George Ross

Photo courtesy Mary Jane Piotrowski

Lost River Ranch Letter

In the days long before the Internet and satellite TV, receiving the weekly farm paper in the mailbox was a big deal. For many families on the Prairies in the late 1960s, the first place they turned to in the Free Press Weekly was the Lost River Ranch Letter, a column written by southern Alberta rancher, George Ross.

Some called him the “Will Rogers of Canada” for his down-to-earth perspective, humorous stories and no-nonsense views on cattle industry issues. His colourful descriptions of the realities of life on the wide open plains, and the characters that he rubbed shoulders with, captured the imaginations of readers across the country.

Ross was a rancher, an industry spokesman and a pilot, but daughter Mary Jane Piotrowski says he really was a journalist at heart.

“Dad loved his cattle, but his second love was writing,” she recalled. “He pecked away at his typewriter with two fingers.”

It was a hobby he worked at diligently, and he loved ending each column with a joke and the expression “Oh boy!”, although his family recalls that not all of his jokes made it past the editor’s desk.

George Ross was from a legendary ranch family. He was the son of George Ross Sr., and grandson of Walter Ross, who had established Ross Ranches on a 24-section government lease on the Milk River Ridge in 1900. By 1912, Walter Ross and his partner of the day Jim Wallace would ship between 2,000 and 2,500 steers to the Chicago market. As their sons became involved, Ross Ranches controlled vast blocks of rangeland in both Saskatchewan and Alberta.

All three Ross brothers had inherited a love of flying, and with their spread so far reaching, they pioneered the use of small planes as a management tool. The Rosses were all instrumental in the Flying Farmer organization. It was George’s brother, Stubb Ross, who founded Time Air, which eventually became part of Canadian Airlines.
Photo courtesy Mary Jane Piotrowski

George Ross Sr. was a pilot with the Royal Air Force in Britain, where he met and married his Scottish wife Rodney, and they settled on the holdings of the Milk River Ranch. There were four children, Grace, George Jr., John (Jack), and Walter (Stubb). In 1949, George Sr. and his sons joined with oilmen Neil McQueen and Art Mewburn to purchase 160,000 acres and set up Lost River Ranches Limited, with George Ross Jr. as the president of the company, headquartered at Manyberries.

As the oldest son, George’s destiny was clear. He studied at Olds Agricultural School and in Port Hope, Ontario. Like his father, he joined the Air Force but was grounded due to spinal meningitis. While stationed in Summerside, P.E.I., he met his future wife, Eileen Barton. George’s charm and his stories of the adventurous West proved irresistible. They married and moved to the Lost River Ranch. It wasn’t always, or perhaps ever, easy dealing with unpredictable cattle markets, harsh weather, loneliness, and a strong mother-in-law, but Eileen adapted and became an integral part of ranch life raising their two children, Mary Jane and George Graham Ross III.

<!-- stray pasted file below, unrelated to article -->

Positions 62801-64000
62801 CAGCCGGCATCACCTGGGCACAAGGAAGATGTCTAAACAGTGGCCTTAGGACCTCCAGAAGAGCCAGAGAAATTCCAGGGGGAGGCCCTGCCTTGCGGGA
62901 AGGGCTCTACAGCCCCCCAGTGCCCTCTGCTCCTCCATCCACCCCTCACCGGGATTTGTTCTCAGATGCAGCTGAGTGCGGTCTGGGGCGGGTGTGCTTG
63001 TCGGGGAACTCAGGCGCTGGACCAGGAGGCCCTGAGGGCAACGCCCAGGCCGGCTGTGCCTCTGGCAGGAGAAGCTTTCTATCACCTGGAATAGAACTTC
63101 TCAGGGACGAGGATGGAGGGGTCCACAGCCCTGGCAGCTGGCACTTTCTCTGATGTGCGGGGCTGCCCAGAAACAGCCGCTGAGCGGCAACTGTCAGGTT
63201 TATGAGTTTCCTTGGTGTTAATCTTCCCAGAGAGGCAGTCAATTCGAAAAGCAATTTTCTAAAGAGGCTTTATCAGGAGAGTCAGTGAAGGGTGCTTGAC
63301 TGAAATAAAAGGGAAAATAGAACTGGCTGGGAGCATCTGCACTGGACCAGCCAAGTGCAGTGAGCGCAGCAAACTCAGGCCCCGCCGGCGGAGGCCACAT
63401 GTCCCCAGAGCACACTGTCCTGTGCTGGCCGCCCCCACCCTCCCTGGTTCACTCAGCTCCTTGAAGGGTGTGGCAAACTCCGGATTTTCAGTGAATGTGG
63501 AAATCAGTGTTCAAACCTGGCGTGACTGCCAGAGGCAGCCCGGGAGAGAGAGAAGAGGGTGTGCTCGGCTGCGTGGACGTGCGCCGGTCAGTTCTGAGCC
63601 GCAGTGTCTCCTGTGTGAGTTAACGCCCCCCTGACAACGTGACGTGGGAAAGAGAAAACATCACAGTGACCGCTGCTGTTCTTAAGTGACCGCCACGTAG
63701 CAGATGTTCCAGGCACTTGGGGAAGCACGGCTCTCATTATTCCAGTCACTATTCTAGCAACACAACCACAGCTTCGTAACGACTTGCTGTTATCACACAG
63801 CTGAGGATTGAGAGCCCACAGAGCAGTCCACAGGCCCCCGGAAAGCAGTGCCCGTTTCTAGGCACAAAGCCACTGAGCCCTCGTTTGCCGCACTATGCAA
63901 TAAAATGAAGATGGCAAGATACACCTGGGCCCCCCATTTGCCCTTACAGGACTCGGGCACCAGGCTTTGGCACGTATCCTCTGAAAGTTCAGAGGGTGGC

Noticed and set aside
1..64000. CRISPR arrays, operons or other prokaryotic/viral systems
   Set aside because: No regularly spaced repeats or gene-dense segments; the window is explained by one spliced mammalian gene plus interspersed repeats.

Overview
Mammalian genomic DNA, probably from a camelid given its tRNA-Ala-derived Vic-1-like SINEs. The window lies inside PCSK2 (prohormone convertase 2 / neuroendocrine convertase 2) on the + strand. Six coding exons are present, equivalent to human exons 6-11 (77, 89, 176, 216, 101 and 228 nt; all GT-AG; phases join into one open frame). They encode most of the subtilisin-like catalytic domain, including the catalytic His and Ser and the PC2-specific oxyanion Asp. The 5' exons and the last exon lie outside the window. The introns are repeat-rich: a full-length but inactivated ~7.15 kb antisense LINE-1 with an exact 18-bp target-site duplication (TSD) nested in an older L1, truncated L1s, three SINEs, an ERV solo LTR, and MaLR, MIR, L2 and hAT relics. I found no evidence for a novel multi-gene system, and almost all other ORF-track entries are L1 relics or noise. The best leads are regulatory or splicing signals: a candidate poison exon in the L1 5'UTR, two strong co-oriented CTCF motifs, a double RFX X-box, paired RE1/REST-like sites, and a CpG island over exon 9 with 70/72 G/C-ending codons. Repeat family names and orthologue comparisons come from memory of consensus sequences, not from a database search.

George became active in speaking up for rancher’s rights through the Western Stockgrowers Association. Like George Sr., he served as the group’s president, from 1961–?64. He was also one of the organizers of the Canadian Cattlemen’s Association, and served as its first manager. As well, he was a member of the senate of the University of Lethbridge, and chaired a federal advisory committee on animal research. With scientists at both the Lethbridge and Manyberries Research stations, he worked on developing a new crossbred type of cattle that could excel in the rugged range conditions. He was in demand on the speaking circuit and made friends, and undoubtedly ruffled some feathers, as he talked about cattle politics at livestock events across Canada. He spoke with authority as his outfit included some 6,000 head of cattle on 273,000 acres?—?the largest ranch in Alberta at the time.

Lost River Ranch Letter Quotes

On hobby ranchers

Each year, more and more land is being taken over by these armchair cowboys and they don’t seem to care how much they have to pay for it or what the taxes are… These new ranchers are using cows for a different purpose now. Our idea was to manufacture beef out of grass and sell it at a profit. These fellows now don’t care whether there’s any profit in the cows or not. They don’t need it.

—?March, 1968

On government in general

The trouble I think is that we need more cowboys in Ottawa and more Ottawa representatives in the West.

—?February, 1969

It was during one of his speaking appearances in Manitoba that George was approached by the Free Press Weekly editor Bruce McDonald to “write the odd thing for his paper.” George agreed, and his first column appeared under the heading: “Always welcome?—?a stranger?—?a friend?—?a chinook in winter?—?a rain or calf in summer.” His column quickly gained a following across the country. His fan mail was enormous and he rapidly became a celebrity both in cattle circles and the urban population.

Ross had tremendous insight, and ranch issues he addressed in his columns more than forty years ago are just as relevant today. He loved to relate stories of the range and the early days, but he also addressed topics ranging from hobby ranchers to bilingualism.

Sadly, George Ross’ creativity and ranching efforts were cut short when he died after a heart attack in 1971 at the age of 48.

Those letters are a treasure, giving George Ross a voice to this day, on life as he saw it, from the Lost River Ranch.